First skate for blind students in Saskatoon
Courage Canada teaches hockey skills to kids with visual impairments
It's a skill many of these students never thought they'd learn.
Today 15 blind or partially blind children learned to skate through the Courage Canada program.
It was founded by Mark DeMontis a former hockey player who had to give up his NHL dream when he was diagnosed with Leber's Optic Neuropathy, a condition that left him legally blind. DeMontis wanted to create a place where young people with visual impairments could give hockey a try.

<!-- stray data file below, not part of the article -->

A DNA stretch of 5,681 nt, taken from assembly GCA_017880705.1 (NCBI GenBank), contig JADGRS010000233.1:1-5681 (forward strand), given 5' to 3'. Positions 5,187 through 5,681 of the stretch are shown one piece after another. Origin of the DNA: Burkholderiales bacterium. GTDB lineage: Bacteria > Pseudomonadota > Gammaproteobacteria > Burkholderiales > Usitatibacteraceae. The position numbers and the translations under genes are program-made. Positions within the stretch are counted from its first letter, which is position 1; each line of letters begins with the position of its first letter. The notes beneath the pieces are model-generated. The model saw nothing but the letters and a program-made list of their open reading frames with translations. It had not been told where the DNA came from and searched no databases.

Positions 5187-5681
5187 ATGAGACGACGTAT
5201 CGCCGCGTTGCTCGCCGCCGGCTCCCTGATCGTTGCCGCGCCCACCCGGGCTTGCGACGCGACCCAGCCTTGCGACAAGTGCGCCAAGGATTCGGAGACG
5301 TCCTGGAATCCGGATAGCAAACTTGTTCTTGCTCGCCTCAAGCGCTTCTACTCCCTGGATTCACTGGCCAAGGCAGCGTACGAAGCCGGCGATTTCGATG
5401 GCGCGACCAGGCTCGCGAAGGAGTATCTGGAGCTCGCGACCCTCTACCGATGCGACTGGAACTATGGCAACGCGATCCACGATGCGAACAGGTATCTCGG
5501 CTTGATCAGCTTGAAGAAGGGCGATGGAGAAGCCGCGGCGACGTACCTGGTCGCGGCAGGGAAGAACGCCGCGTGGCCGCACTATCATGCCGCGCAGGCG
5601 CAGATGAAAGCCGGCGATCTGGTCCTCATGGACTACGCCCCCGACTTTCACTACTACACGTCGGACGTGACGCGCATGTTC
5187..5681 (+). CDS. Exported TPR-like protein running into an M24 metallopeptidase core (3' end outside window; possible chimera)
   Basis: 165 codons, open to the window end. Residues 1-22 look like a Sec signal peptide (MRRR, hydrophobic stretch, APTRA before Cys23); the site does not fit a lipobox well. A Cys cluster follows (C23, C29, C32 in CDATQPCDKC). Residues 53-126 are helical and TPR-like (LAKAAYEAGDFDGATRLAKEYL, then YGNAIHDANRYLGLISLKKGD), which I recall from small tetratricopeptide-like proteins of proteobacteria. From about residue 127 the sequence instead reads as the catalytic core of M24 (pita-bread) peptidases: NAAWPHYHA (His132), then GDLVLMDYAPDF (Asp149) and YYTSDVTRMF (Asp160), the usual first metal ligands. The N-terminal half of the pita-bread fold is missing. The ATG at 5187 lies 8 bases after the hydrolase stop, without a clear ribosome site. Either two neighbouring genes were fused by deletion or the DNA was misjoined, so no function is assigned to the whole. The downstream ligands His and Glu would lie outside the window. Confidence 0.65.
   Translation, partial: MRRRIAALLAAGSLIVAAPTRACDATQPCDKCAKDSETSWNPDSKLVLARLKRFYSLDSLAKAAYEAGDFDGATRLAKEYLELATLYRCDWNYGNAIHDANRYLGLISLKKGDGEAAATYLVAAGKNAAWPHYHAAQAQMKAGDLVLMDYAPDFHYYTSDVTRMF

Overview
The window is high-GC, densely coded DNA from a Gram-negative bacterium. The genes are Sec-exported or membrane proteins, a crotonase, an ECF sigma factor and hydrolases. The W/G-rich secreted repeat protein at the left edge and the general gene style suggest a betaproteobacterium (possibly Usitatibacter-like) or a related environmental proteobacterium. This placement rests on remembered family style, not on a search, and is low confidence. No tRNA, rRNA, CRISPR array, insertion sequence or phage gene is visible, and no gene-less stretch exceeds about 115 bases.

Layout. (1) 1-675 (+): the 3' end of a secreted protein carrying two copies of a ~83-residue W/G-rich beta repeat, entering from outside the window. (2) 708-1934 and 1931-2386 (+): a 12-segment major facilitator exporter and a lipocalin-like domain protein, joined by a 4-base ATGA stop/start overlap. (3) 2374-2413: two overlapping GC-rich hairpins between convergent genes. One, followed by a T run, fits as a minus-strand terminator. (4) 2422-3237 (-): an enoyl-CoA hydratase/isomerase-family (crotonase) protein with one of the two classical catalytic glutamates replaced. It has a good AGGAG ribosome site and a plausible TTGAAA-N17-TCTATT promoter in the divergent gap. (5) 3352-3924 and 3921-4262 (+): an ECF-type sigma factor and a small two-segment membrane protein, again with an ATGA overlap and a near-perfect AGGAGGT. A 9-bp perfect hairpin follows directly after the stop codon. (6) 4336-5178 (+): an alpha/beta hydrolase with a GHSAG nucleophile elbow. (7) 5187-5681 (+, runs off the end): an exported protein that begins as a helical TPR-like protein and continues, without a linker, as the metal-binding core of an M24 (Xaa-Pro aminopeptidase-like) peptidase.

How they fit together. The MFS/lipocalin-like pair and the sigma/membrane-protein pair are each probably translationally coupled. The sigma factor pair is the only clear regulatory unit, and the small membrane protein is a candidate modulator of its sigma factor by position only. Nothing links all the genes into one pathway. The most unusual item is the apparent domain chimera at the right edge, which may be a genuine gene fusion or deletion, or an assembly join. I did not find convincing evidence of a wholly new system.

"The number one thing we get from these students through the course of a day is this self-actualization," he says. "That they can achieve anything, even despite their disability."
MacKenzie Wegleitner wasn't totally sold on the sport but still glad she had a chance to try it.
"It's kinda hard in a way but once you practice more, it gets better I guess," she said.
Another clinic day is scheduled for Thursday. The Regina Pats will help students with their skating skills at the Brandt Centre.